Wednesday, April 24, 2013

Flourishing: Time

I recently grabbed a book out from the library called 168 Hours: You Have More Time Than You Think. And by chance in my private writing, I've been working through some prompts around the themes of how I spend my time. For example, what my favorite childhood activities were in those wonderful bygone days when time was mine to kill; and also if I've ever had any time addictions, so to speak, ways that I escape if I possibly can at all. (For the record, besides reading and looking at plants, as a child I loved to draw imaginary neighborhoods/subdivisions and make winding streets that I gave all sorts of creative names. And my only time addiction or escape is sleep. Ah, blessed, blissful bed...) 

And, this is my bedside table. Way beyond possible. 

Ironically, I've decided my priorities right now do not include reading a book about time management, and that I need to be much more realistic about the size of my pile of library books.

Beyond that, though, I've been thinking about time and how it's really not as linear as maybe I envision it. It's more a pearl or cupped hands to fill than a path to be trod one way or another. I want to think about it as something more vital than a set of railroad tracks carrying me forward against my will. 

 Elder Uchtdorf spoke wonderfully about this topic last October: "Sad to say, we even wear our busyness as a badge of honor, as though being busy, by itself, was an accomplishment or sign of a superior life."

How do you flourish without time? You can't. But while time is not money, and you can't hoard it, or give it away to someone else (not really), I've started to notice my relationship with it change over these years as I've tried to flourish and be my true self. 

You can use time to give yourself more time. You can't get time back once it's gone, but you can claim it to fuel important things first so that crises don't take over down the road. Though, important things are often small things, not momentous ones. You know, Quadrant II and the jar with rocks and sand and all that.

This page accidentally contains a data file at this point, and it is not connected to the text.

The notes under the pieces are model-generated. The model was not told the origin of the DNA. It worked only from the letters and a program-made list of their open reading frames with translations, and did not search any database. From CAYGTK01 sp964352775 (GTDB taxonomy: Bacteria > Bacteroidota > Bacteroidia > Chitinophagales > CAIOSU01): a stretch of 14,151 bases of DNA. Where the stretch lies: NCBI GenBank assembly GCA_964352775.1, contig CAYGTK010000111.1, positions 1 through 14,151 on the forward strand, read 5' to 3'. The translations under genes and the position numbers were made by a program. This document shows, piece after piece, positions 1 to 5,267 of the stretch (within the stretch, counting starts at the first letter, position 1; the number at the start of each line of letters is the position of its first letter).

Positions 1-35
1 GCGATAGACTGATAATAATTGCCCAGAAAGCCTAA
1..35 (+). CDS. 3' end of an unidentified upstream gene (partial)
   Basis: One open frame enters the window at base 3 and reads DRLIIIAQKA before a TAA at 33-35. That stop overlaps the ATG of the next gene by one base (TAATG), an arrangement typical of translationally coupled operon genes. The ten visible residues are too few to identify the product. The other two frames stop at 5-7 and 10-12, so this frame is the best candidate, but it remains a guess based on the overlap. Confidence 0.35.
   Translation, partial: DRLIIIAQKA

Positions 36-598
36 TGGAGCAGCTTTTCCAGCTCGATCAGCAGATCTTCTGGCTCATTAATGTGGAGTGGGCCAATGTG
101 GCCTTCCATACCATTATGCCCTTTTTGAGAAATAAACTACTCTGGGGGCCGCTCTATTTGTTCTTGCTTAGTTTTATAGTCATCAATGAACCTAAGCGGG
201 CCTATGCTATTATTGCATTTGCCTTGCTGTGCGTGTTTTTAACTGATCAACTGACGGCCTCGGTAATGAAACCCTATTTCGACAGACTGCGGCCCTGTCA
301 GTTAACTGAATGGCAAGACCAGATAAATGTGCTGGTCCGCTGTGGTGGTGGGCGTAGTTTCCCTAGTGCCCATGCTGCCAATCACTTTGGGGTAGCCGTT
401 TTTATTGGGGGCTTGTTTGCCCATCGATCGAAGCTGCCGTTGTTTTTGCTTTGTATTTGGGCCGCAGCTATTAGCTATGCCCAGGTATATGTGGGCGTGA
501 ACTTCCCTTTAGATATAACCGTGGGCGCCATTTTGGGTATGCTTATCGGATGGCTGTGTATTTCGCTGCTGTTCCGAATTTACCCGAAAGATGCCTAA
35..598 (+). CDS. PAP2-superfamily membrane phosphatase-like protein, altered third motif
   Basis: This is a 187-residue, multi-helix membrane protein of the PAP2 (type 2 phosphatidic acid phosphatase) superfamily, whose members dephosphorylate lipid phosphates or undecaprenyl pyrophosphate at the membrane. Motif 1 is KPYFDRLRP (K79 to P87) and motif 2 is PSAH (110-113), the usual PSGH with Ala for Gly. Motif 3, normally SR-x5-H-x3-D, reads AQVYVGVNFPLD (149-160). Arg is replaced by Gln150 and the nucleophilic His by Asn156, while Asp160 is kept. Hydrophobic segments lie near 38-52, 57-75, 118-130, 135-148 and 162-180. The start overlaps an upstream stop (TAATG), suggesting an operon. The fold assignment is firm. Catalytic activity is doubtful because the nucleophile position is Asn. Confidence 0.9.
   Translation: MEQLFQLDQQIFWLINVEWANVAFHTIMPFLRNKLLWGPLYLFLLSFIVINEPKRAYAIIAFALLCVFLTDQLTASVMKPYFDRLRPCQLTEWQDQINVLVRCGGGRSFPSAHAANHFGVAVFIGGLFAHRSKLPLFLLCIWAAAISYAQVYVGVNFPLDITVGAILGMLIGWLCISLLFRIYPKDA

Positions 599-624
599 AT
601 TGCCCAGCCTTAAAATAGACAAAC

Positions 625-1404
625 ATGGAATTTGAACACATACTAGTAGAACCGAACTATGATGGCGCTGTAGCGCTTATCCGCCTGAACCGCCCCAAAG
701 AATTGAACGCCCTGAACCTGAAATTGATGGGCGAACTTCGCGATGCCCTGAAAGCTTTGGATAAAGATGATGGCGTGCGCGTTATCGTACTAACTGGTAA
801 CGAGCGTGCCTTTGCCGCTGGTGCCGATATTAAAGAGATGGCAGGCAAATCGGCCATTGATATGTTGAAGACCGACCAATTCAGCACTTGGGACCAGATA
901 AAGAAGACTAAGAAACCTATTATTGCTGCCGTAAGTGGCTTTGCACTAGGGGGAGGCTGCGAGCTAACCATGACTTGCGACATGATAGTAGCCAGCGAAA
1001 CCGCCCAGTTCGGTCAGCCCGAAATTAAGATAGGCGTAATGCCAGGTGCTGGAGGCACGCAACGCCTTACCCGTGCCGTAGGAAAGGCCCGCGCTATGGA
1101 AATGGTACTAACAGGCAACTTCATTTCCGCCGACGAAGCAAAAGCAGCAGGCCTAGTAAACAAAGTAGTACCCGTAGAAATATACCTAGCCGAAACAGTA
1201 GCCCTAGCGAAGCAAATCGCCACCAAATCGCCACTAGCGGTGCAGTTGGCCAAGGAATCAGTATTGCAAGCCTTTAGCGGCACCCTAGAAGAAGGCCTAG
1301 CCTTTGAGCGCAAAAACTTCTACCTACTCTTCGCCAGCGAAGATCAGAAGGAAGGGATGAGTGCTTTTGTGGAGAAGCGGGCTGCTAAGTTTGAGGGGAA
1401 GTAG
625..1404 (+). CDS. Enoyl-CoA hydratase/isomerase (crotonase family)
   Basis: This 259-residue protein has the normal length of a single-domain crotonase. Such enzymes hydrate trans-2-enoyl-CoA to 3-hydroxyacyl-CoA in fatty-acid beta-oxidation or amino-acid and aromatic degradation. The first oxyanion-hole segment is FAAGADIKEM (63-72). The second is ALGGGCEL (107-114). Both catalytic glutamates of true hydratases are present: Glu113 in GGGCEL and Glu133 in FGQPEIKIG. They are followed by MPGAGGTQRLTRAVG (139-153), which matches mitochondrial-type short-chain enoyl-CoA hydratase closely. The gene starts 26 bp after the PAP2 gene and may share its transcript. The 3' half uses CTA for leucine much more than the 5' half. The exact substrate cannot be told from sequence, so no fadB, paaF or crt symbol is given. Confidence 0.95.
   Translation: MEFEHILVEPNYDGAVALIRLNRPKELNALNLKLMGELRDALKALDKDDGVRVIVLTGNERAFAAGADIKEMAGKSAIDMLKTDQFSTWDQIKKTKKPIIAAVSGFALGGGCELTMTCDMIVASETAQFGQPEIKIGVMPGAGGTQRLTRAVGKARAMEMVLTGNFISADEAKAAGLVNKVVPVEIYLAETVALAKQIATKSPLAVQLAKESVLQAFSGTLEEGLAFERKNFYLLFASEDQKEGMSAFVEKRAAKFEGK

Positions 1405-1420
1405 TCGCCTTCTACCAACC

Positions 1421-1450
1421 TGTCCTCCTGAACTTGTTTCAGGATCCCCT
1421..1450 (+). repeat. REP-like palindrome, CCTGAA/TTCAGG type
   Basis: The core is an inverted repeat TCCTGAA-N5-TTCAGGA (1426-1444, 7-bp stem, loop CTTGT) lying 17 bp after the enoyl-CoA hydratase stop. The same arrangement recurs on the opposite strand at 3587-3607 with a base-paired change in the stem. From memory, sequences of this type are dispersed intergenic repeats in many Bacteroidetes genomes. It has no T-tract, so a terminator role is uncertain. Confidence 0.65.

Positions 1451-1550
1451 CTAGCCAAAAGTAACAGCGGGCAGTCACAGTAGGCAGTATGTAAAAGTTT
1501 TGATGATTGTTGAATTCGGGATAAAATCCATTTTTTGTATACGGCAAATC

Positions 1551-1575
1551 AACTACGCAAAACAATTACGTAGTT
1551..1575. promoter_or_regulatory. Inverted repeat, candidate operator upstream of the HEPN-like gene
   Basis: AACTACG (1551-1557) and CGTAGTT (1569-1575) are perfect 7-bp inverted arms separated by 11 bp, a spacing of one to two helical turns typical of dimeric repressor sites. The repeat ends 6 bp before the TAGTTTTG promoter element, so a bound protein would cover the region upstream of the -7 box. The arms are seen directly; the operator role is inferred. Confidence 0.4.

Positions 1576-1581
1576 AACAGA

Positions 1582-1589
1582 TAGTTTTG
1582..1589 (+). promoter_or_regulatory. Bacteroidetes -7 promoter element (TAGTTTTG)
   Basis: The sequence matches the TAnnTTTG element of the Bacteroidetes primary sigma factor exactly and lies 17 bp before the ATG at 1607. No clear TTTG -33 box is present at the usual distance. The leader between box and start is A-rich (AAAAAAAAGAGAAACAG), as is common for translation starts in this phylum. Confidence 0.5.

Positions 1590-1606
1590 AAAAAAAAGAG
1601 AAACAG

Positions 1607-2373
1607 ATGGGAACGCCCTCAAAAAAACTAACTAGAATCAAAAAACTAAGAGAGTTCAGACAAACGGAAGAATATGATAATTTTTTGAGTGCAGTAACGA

On the other hand, it can be valuable to just let time go and not stress about it. That one's hard for me, though I know the balance may skew in the other direction for many people. I just have to tell myself that some things that come up, or get in the way, or take time from me almost by force -- illnesses, the DMV, car accidents -- are just water under the bridge. To borrow a phrase from the most entertaining fitness instructor out there, do your best and forget the rest.

In an odd way, time is the seed of eternity, the real measure of our identity. I don't think it's just a matter of having the right apps on your phone, multitasking, or being inflexible. Time is the sum of what we become, because it's the medium in which we act. We don't always choose when and where things happen, but we're the only ones living that moment and recognizing it within ourselves. Meditation, good whole food, exercise, sleep, loving relationships with people and with Deity -- we've got time for those things. We burnish the time we've got when we nourish ourselves in those ways. 

One of my nitty-gritty personal tricks is what I call a "work party". I hate that paralyzing, overwhelming feeling when you have too many things to do, you know you can try with all your might and you'll only be swimming upstream, and you wonder where to even start. For those moments when I just want to scream or cry or go crawl back under the covers and I haven't even started on my day, I have a little idea that gives me some built-in perspective and jump-starts my momentum. The kids like it too on occasion. This only works on a day that doesn't have too many external time constraints, but is just bursting at the seams.